​F-tag 656, failure to develop and implement a comprehensive care plan, has been on the top 10 deficiencies list for years. Although this is not a new regulatory requirement, facility staff still struggle to achieve compliance with care planning during annual and complaint surveys.

Negative and siloed views such as, “No one looks at the care plan anyway” or “Only the nurse assessment coordinator is allowed to update the care plan,” serve only to further distance the care plan from its actual intent. While some may mistakenly view it as useless paper compliance, care plans should be viewed as a valuable tool for all staff.

The overall intent of the care plan is to articulate an approach to meet the resident’s goals and preferences and address medical, physical, mental, and psychosocial needs. However, care plans often look instead like lists of general interventions for nonspecific problems, which cannot actually drive resident care.

Refocusing the development and use of the care plan as a valuable tool for the interdisciplinary team (IDT) may help to provide more resident-centered care, improve outcomes, and reduce the risk of receiving an F656 citation during survey.

Redefine the Care Plan as an Invaluable IDT Tool

The guidance provided in the “State Operations Manual (SOM)” for §483.21(b) requires that “facility staff must work with the resident and his/her representative, if applicable, to understand and meet the resident’s preferences, choices, and goals during their stay at the facility.” However, the regulation allows the facility to determine how this process will be completed and to delegate to appropriate staff members.

The guidance continues that, “the facility must establish, document, and implement the care and services to be provided to each resident to assist in attaining or maintaining his or her highest practicable quality of life.”

While this regulation is well-known to most facility staff and is used to develop the comprehensive care plan, the final product often falls short of becoming an ongoing IDT tool to drive the care and services that the resident receives daily. The focus must be on developing the care plan to meet the needs and preferences of the resident, which will meet the regulatory requirements. However, if the focus is on checking a box for regulation, the team will miss critical elements or interventions.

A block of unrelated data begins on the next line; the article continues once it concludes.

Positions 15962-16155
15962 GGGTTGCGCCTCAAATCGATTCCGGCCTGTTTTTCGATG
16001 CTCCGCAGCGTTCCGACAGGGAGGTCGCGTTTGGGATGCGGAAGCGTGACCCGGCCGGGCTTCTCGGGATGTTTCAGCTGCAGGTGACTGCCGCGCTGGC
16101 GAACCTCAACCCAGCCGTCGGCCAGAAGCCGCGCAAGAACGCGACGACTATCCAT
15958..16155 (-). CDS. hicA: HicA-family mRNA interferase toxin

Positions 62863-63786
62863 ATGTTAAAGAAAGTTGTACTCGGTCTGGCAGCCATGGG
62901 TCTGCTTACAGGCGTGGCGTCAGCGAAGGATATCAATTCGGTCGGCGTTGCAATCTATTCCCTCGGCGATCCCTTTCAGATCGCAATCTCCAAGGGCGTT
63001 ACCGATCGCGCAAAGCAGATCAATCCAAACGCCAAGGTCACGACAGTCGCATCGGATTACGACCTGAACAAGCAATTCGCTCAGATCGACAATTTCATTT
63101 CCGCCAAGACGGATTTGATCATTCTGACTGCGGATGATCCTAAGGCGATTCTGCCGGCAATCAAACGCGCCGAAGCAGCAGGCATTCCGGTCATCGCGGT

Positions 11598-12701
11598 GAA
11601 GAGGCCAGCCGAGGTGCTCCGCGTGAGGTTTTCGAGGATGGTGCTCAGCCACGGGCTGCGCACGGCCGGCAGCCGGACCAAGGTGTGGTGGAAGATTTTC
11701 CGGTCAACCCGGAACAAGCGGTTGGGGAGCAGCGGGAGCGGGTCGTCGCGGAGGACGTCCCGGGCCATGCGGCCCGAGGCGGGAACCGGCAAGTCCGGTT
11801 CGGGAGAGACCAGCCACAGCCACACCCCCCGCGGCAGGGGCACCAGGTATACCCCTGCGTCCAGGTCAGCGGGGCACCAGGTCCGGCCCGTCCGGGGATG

If a physician asks, “What are we doing for Mr. Jones’ chronic obstructive pulmonary disease [COPD]?” The answer, from medication to diet, should be articulated in the care plan, providing the full holistic approach from the IDT. If Mrs. Johnson’s daughter asks what the facility is doing to prevent her mother from falling, all current interventions, from activities to rehabilitation, should be present in the care plan.

Using the care plan as a collaborative tool among all departments helps align the care and services the resident receives to assist them toward their goals. However, to achieve this, facilities must establish clear expectations regarding the level of detail and enforce and monitor timely updating.

If the team shifts its focus from meeting the minimums of regulatory requirements to instead elevate the purpose of the care plan, they can accomplish both by more effectively driving the care and services for the resident.

Self-Identify Problems with Care Planning

Care plans can come in various shapes and sizes; they may be handwritten on paper, completed electronically and printed, or maintained in electronic medical records (EMRs). Although EMRs have many benefits, they can also leave some gaps. Often, EMR users add interventions by simply checking an electronic box, which can lead to generic care plans that are not resident-centered.

Ready-to-go interventions often require individualization once added to the care plan. Failing to individualize results in confusing and incomplete care plans.